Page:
Naturally, this is not for everyday use. It’s for emergency backup power. (Though, if the solar panels collected sunlight and turned it into electricity a bit better, I’d probably use the energy storage system to power my computer and phone on a regular basis.) I think it’s a pretty ideal system in terms of size, including weight (it shouldn’t be any heavier) and energy storage capacity. I definitely wouldn’t want it to be any heavier since you already have to be super careful with any lifting to not put your back out, and I think there’s ample electricity supply in the system. Similarly, while it would be nice to have more and better solar panels, in an emergency after-hurricane situation, I think these will work well and are the perfect balance of weight and size (I don’t have unlimited storage space) and power capacity. Naturally, if Bluetti can offer solar panels that are twice as efficient or work better in low-light conditions, that would be even better, but this should do for now.

If we ever get hit with a severe hurricane and extended power outage, or I just have a free very sunny day, I’ll review the system again and let you know how it goes. In the meantime, the EP500 Pro is resting in the air conditioning inside the home and the solar panels are neatly tucked away in the garage between a lot of tennis gear, some beach stuff, and a level 2 EV charger I need to test one day.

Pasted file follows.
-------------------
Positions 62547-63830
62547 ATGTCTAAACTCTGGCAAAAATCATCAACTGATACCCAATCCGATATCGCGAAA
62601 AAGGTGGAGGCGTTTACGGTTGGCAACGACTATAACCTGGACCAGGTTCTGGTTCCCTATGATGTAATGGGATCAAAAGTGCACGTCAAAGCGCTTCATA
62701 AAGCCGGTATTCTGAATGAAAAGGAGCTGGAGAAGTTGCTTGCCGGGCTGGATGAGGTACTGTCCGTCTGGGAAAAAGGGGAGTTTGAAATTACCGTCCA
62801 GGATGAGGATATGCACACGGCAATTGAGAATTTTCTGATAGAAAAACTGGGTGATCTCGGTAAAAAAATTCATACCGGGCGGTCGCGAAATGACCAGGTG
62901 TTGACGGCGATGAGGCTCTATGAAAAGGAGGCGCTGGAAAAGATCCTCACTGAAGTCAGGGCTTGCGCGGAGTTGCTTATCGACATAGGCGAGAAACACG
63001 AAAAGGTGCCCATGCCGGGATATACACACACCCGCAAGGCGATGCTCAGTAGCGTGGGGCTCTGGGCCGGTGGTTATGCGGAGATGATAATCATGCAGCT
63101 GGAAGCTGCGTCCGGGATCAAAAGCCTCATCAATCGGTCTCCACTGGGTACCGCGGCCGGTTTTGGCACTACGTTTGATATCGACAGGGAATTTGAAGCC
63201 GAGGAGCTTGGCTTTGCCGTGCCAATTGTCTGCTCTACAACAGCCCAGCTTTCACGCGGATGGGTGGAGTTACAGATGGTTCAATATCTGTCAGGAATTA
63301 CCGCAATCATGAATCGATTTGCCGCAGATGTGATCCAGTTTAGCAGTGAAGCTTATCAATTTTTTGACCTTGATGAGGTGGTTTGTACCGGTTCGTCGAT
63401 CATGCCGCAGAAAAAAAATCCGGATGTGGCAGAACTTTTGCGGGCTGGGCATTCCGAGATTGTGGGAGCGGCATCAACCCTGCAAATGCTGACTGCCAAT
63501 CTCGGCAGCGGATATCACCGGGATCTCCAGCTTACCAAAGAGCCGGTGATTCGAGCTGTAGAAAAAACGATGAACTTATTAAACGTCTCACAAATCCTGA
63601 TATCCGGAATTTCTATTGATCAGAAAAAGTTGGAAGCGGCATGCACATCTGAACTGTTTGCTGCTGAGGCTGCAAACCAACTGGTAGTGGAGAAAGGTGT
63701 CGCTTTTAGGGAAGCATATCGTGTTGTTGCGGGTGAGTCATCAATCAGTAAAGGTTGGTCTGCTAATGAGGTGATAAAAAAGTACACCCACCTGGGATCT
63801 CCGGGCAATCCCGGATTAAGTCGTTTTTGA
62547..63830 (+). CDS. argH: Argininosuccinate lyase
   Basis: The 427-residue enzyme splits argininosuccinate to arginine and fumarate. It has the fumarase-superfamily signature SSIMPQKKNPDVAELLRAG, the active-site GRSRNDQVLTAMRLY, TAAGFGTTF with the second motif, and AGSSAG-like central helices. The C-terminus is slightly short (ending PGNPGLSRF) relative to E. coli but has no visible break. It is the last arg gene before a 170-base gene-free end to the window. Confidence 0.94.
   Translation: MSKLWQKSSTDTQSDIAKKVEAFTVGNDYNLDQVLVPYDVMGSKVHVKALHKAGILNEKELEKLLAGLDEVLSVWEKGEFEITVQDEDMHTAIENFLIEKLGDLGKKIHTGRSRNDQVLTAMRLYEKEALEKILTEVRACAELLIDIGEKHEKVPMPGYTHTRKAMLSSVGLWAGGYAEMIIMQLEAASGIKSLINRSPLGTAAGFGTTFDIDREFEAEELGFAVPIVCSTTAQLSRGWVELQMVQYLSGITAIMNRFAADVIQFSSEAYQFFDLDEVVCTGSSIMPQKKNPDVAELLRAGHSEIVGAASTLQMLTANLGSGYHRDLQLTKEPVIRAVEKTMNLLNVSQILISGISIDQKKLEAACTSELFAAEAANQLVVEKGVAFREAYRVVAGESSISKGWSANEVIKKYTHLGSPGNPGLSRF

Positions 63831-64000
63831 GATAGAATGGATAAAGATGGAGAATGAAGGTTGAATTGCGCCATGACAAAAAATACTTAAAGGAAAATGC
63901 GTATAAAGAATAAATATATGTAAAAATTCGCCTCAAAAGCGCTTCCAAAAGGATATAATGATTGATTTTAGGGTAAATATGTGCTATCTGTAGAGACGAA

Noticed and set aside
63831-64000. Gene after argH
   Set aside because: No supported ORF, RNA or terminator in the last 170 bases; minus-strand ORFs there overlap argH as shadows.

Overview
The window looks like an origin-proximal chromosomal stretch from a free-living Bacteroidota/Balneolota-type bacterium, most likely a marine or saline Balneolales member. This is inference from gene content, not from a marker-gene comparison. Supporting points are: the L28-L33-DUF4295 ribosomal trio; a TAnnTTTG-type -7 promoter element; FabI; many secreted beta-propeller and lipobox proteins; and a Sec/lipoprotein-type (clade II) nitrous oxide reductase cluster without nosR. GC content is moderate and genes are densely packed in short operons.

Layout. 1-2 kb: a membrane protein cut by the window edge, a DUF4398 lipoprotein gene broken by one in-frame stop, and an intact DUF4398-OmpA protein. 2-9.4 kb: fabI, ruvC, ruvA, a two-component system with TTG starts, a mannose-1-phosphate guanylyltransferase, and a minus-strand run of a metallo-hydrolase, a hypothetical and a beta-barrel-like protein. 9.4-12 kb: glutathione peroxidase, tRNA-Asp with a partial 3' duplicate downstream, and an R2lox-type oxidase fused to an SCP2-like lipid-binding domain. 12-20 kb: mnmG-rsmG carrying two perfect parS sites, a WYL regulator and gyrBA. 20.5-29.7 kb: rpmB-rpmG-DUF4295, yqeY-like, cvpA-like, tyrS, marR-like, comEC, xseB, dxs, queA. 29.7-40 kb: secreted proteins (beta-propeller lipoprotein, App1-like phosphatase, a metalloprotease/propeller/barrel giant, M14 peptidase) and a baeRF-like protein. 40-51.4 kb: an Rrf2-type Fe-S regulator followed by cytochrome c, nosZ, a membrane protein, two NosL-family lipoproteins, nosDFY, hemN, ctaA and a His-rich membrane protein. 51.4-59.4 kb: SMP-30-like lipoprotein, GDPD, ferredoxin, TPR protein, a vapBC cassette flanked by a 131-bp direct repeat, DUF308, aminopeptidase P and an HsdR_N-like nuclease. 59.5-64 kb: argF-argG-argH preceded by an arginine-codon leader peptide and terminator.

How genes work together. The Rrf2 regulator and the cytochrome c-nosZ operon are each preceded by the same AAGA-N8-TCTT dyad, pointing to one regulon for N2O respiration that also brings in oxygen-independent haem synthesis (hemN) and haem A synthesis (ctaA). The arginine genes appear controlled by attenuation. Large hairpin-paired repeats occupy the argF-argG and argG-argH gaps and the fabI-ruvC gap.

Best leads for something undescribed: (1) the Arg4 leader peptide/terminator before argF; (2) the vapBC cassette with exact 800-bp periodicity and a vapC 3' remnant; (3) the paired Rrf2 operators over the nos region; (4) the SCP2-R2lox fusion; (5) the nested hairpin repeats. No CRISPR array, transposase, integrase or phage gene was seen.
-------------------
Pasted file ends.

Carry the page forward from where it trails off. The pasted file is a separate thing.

Also see: This Bluetti Energy Storage Backup System Is Smooth & Superb — I’m Ready For Hurricane Idalia!

Image courtesy of Bluetti


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Zachary Shahan

Zach is tryin' to help society help itself one word at a time. He spends most of his time here on CleanTechnica as its director, chief editor, and CEO. Zach is recognized globally as an electric vehicle, solar energy, and energy storage expert. He has presented about cleantech at conferences in India, the UAE, Ukraine, Poland, Germany, the Netherlands, the USA, Canada, and Curaçao. Zach has long-term investments in Tesla [TSLA], NIO [NIO], Xpeng [XPEV], Ford [F], ChargePoint [CHPT], Amazon [AMZN], Piedmont Lithium [PLL], Lithium Americas [LAC], Albemarle Corporation [ALB], Nouveau Monde Graphite [NMGRF], Talon Metals [TLOFF], Arclight Clean Transition Corp [ACTC], and Starbucks [SBUX]. But he does not offer (explicitly or implicitly) investment advice of any sort.